In a tweet in March earlier this year, Prime Minister Imran Khan announced that the cities of Pakistan must grow vertically in order to preserve our green spaces and reduce sprawl. Although well intentioned, Khan is neither an architect nor a city planner. His simplistic view of how to reduce sprawl in our cities does not come as a surprise.
Urban sprawl is a problem for its unsustainable consumption of land, extensive and costly transportation infrastructure, increased private vehicle use and poor pedestrian experience, all which eventually take a toll on public health. One of the methods of reducing sprawl may be vertical development but if done in isolation without accounting for a city’s unique cultural and economic context, it has the dangerous potential of further increasing the divide between the rich and the poor.
High-rise buildings require skill, technical expertise and building materials that are not always available locally. In a time when the economy is trying to rid itself of imports, high-rise buildings are not a solution to our problem. In a time where housing shortage exists primarily within the middle- and lower-income classes, high-rise buildings risk primarily catering to the rich. Much like the houses in our elite gated communities, they risk remaining unoccupied, to be used as pawns in the game of real estate speculation.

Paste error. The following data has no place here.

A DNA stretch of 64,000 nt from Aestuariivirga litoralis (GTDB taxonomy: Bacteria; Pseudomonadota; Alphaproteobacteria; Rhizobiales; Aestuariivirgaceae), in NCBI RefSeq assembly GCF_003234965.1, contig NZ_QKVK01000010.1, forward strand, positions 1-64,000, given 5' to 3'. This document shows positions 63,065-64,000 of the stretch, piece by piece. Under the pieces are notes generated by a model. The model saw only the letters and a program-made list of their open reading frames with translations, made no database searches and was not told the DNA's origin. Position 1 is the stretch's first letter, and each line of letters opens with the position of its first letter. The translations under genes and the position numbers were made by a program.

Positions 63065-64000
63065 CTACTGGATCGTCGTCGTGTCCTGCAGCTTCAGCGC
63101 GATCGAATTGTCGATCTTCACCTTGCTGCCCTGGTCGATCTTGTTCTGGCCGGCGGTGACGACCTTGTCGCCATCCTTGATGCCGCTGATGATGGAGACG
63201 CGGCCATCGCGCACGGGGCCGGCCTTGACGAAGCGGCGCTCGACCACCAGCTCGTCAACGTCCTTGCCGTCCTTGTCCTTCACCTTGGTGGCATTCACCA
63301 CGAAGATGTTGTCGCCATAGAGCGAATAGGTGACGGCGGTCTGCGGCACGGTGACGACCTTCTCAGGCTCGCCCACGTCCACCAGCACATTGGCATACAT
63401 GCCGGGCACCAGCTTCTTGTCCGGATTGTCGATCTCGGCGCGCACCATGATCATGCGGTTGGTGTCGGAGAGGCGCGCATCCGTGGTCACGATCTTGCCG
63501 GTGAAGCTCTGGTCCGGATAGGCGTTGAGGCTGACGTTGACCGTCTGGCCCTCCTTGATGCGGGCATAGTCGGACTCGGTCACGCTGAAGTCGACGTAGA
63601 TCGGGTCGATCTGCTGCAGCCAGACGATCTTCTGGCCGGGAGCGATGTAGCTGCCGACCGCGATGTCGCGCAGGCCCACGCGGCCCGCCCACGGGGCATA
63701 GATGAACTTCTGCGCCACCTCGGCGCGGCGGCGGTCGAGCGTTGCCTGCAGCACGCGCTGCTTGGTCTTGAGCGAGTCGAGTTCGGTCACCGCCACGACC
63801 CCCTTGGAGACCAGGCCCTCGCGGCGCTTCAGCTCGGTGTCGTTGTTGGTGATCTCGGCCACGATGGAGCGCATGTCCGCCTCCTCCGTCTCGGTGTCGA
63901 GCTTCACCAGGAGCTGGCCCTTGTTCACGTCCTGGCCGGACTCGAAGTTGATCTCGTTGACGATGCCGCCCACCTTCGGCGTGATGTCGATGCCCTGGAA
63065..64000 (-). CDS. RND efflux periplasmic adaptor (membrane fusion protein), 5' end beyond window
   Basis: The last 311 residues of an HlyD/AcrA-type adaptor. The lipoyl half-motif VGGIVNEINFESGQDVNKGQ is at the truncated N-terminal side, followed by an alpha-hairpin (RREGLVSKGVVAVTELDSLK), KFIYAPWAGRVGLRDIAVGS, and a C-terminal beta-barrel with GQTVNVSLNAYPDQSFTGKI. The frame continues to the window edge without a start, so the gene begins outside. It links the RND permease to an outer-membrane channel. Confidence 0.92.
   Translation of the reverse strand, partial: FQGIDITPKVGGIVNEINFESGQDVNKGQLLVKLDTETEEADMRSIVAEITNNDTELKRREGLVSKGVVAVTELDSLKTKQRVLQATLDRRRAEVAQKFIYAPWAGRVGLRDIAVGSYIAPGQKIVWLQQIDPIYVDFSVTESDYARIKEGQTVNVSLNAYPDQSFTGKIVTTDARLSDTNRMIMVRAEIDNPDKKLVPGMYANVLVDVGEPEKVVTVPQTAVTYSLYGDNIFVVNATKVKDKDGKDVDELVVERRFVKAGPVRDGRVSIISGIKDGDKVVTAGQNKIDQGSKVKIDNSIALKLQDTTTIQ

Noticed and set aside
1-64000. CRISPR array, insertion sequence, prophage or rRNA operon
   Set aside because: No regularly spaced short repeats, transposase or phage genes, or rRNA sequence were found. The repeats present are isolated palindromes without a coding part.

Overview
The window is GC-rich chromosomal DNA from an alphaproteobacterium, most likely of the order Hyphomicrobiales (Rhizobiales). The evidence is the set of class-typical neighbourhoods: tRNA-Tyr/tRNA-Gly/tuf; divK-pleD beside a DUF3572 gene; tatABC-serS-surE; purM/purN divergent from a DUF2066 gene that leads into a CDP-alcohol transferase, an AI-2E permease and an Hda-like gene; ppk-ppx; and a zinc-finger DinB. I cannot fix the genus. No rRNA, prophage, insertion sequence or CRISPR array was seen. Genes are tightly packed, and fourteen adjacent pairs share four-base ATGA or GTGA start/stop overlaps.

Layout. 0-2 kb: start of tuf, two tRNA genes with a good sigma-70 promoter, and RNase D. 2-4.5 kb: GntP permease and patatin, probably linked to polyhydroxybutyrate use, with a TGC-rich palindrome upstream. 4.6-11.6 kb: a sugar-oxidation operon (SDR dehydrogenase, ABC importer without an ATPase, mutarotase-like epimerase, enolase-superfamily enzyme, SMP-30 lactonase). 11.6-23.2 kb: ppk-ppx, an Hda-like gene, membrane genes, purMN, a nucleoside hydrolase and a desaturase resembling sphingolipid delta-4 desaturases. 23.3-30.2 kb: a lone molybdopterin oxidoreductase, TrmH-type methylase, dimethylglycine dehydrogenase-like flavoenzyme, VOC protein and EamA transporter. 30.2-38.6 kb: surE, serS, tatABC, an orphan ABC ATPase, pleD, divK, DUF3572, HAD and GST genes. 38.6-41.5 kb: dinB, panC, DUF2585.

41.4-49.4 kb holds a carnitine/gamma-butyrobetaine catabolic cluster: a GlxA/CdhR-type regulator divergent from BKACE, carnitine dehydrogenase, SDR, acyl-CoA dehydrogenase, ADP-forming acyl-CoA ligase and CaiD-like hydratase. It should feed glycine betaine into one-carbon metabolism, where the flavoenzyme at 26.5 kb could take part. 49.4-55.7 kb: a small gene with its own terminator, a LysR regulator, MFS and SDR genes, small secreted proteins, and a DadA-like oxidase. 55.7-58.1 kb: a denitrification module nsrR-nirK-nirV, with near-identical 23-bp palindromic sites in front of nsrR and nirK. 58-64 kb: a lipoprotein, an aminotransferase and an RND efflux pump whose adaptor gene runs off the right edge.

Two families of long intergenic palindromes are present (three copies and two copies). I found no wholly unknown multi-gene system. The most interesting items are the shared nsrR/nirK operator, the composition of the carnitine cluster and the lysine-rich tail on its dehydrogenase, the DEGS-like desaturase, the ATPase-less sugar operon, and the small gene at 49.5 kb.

Simpler ways of reducing sprawl include redesigning city blocks, particularly in urban centres, keeping them compact and allowing a variety of building typologies and uses within them. Conscious efforts to reduce car use, along with significant investments in public transportation and pedestrian infrastructure, are required.